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Linguists Crack Mysterious 300-Year Old Coded Manuscript

The Copiale Cipher is a 105-page handwritten document that was composed sometime in the late Eighteenth Century. It has 75,000 characters, both symbols and Roman letters. Until recently, it was indecipherable. But now linguists using translation programs have decoded the first sixteen pages. Here's how they did it:

Eventually they concluded that the Roman letters were so-called nulls, meant to mislead the code breaker, and that the letters represented spaces between words made up of elaborate symbols. Another crucial discovery was that a colon indicated the doubling of the previous consonant.

The researchers used language-translation techniques like expected word frequency to guess what a symbol might equal in German.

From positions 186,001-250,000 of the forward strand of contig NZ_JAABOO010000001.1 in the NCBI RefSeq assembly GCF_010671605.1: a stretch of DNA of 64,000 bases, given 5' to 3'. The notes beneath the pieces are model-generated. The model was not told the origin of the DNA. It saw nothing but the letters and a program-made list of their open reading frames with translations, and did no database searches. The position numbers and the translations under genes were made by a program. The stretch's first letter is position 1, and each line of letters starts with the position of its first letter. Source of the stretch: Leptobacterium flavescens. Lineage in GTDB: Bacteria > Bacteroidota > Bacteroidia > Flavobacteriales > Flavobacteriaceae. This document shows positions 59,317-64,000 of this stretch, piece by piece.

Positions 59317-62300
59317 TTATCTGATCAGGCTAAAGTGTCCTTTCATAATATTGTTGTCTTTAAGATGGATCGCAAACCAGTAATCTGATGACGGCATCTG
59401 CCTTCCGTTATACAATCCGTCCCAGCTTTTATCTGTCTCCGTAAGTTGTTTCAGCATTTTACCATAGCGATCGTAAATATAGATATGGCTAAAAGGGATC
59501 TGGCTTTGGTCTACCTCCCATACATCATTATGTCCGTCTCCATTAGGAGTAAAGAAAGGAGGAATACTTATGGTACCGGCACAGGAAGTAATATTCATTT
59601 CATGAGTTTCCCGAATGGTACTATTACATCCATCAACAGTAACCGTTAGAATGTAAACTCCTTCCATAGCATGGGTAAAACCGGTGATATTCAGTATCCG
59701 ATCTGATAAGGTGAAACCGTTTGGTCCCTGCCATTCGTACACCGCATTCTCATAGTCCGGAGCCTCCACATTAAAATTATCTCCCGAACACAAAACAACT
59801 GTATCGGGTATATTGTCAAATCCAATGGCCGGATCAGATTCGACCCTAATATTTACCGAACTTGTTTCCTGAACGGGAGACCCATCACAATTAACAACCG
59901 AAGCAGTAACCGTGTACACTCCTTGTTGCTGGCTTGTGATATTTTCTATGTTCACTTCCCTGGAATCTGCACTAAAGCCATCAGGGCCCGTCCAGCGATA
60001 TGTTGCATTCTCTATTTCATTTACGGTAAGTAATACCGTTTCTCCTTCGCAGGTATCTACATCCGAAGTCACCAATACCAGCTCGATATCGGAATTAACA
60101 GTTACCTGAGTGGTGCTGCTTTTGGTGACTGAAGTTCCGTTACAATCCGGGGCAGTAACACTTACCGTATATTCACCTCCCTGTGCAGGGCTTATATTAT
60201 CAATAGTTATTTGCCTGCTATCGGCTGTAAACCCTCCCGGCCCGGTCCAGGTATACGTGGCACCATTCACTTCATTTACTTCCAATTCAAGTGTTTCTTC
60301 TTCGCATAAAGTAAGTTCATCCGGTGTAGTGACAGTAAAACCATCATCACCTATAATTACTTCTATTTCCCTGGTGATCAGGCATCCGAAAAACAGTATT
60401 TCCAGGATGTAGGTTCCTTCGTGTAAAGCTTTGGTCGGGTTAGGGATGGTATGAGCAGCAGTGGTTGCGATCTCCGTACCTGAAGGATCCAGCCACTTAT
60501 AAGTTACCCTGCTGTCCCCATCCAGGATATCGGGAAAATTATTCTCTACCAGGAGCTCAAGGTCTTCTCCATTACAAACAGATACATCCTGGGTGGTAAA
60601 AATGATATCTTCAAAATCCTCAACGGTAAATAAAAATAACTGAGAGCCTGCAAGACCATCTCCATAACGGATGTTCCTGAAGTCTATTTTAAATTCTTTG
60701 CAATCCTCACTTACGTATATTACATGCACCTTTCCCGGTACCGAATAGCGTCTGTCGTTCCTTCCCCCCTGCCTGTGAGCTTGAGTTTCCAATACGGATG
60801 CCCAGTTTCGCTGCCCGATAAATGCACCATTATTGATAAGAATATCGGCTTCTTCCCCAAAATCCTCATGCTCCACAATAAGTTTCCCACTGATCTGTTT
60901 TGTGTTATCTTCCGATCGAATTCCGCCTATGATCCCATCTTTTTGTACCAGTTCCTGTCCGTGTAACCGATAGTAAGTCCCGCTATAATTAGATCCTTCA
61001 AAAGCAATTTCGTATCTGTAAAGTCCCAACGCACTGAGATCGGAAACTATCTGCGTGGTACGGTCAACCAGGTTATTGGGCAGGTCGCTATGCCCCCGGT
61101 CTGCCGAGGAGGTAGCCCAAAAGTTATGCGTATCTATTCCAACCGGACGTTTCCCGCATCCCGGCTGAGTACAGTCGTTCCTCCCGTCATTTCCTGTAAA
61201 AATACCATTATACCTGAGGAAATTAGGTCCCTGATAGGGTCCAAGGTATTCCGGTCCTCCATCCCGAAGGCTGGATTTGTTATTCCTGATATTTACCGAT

“It turned out that we can apply a lot those techniques to code breaking,” Dr. Knight said.


The translated text reveals details for a ritual by a secret society.

Link -via Nerdcore | Photo: New York Times

Previously: The Code the CIA Can't Crack

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All that work and I bet the manuscript is the ramblings of some nutter about the importance of collecting your toenail clippings in a jar and the benefits of drinking your own pee.

Have you been rummaging through my personal files again?
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